Angels Batter Hill, Nats Lose Again

Dejected Nationals pitcher Shawn Hill, with catcher Jesús Flores, suffered through a difficult outing in which he gave up eight runs in three innings.
Dejected Nationals pitcher Shawn Hill, with catcher Jesús Flores, suffered through a difficult outing in which he gave up eight runs in three innings. "I'm just not right," he said. (By John Mcdonnell -- The Washington Post)
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By Chico Harlan
Washington Post Staff Writer
Wednesday, June 25, 2008

Shawn Hill's latest start, because of its dysfunction, demanded an ending. The right-hander's three dismal innings in last night's 8-3 loss to the Los Angeles Angels forced the Washington Nationals, finally, to pull Hill from their rotation and schedule him for a medical examination at the Mayo Clinic in Rochester, Minn.

In recent weeks, while trying to pitch in spite of an ailing forearm, Hill has dealt with two forms of torment -- one when facing opposing lineups, one when facing his own limitations. When yesterday's game ended at Nationals Park, Hill -- and his team -- could withstand the affliction of bad pitching no longer.

Manager Manny Acta said Hill would likely head to the disabled list. Hill (1-5) acknowledged that "I'm just not right." He talked with General Manager Jim Bowden and trainer Lee Kuntz about his arm. Hill didn't know when it might improve enough to pitch again.

"Not a whole lot of guys throw through this for as long as I have," said Hill, who was still waiting to hear the time-and-date specifics of his appointment in Minnesota. "Maybe two weeks off, a week off, a month off, whatever it may be, I have no idea. I might come back and feel like a new guy, or [the rest] might do absolutely nothing. I have no idea."

Hill's three innings and 74 pitches last night -- the margin for eight runs, six earned -- struck perhaps the loudest warning bell of the season, impossible to dismiss, given how his start shined a light on recurring problems and offered no suggestion of their impermanence.

Sure, the Nationals have had other games this year when starting pitchers combusted. But always, those performances justified little reason for concern. When Jason Bergmann allowed eight runs in three innings vs. the Giants on June 6, it was just a spasm of inconsistency. When Mike O'Connor allowed nine runs in 3 1/3 innings May 10 against the Marlins, it was just the one-time mess caused by a pitcher who would soon be in Class AAA Columbus.

But Hill's latest game surpassed the threshold that separates a bad outing from a bad omen. Baseball teams can handle a pitcher with a tough game; they have greater pain dealing with a tough month. The numbers from Hill's last three starts have the visceral effect of a fire alarm. In 11 2/3 innings, he has allowed 30 hits and 20 runs, 16 of them earned. After his previous start, May 19 at Minnesota, Hill shrugged off questions about his health not by saying he felt good, but by saying he felt good enough to pitch.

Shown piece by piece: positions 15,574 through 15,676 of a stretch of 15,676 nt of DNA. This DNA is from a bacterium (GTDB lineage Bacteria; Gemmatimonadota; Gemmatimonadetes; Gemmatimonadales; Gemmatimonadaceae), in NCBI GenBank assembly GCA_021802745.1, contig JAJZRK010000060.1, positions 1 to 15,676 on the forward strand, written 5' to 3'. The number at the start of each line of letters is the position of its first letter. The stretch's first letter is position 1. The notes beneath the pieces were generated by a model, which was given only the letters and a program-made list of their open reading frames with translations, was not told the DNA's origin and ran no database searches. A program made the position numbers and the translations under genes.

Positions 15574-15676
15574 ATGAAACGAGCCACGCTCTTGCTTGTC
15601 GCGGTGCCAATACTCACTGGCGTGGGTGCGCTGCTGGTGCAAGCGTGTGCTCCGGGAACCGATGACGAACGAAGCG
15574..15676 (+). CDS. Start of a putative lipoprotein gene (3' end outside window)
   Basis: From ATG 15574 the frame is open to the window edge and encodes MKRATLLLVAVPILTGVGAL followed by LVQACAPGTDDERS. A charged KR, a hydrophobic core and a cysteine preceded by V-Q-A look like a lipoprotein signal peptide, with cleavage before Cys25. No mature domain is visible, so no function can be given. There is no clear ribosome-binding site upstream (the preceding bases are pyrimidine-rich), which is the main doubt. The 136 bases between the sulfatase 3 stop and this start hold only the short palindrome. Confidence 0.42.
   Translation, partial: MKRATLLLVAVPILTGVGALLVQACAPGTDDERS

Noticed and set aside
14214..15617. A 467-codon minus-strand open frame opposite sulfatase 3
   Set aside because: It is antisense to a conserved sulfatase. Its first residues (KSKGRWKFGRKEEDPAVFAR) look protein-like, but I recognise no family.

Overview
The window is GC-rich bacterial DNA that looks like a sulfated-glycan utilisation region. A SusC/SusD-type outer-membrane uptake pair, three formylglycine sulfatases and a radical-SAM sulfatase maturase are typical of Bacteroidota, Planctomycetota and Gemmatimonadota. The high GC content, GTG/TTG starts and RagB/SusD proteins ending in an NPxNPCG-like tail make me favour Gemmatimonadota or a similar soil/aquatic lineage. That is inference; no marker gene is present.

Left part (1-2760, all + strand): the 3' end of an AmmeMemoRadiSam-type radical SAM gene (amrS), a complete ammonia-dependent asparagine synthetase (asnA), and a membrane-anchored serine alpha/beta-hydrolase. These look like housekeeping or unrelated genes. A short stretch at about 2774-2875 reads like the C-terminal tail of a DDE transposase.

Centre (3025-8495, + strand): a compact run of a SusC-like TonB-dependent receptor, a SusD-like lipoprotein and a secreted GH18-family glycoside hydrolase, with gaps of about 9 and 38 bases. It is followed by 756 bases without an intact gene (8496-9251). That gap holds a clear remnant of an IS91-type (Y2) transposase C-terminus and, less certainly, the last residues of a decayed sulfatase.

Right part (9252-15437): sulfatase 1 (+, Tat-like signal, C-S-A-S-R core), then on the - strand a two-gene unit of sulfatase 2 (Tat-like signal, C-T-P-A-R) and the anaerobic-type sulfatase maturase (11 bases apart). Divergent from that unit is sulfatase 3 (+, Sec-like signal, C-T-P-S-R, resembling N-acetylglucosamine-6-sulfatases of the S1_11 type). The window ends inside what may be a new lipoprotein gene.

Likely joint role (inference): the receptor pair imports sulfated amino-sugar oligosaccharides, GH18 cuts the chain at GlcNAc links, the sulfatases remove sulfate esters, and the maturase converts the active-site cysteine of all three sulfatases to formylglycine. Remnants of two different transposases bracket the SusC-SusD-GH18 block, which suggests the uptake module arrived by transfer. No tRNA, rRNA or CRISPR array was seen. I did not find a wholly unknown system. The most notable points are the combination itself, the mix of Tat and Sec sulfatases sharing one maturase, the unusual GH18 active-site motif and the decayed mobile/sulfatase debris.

Privately, he worried.

After losing to the Twins, he had spoken with his wife, Ashley, about possibly shutting himself down. Ashley recommended as much. Hill decided to try one more start -- this time, without painkillers, the last variable he could think to alter. But it didn't help.

"I thought I'd be mentally sharper, and I felt like I was, but I also felt a little bit more aware of what was going on with my arm, and I started changing," Hill said. "Go look at the video, and my delivery is very inconsistent."

All season, Hill had tried to combat his forearm pain, a condition that required him to start the season on the disabled list. When he returned to the mound April 19, he tried to adjust and adapt. His initial attempt to rest between starts prevented him from bullpen sessions -- which meant he entered games rusty, lacking command. His adamant decision in more recent weeks to throw between starts only worsened the results, intensifying questions about Hill's long-term health -- and his effectiveness.

His pitches? "Flat," Hill said.

His location? "Suffering," Acta said.

The natural motion in his delivery? Gone. "The ball doesn't have the same sink and movement it normally does," pitching coach Randy St. Claire said.

By the time Hill walked from the mound in the first inning against the Angels, showered by jeers, he had allowed five hits and six runs on 35 pitches. Seven of the first eight batters he faced reached base. Left fielder Paul Lo Duca and first baseman Dmitri Young both committed errors behind him. The succession of hits -- from Erick Aybar, from Vladimir Guerrero, from Torii Hunter, just to name a few -- blackened the scorecards. When the inning ended, the Nationals, a team that hadn't scored six runs in more than a week, trailed 6-0.

"I was trying to have a breakout game, but obviously that hasn't happened," Hill said. "At some point in time you have to be realistic. I'm not helping the team, I'm not helping myself. I'm hurting the bullpen. I'm putting Manny in a bad spot."

"Obviously," Acta said, "this is not the Shawn Hill we wanted to see. And the pain continues."

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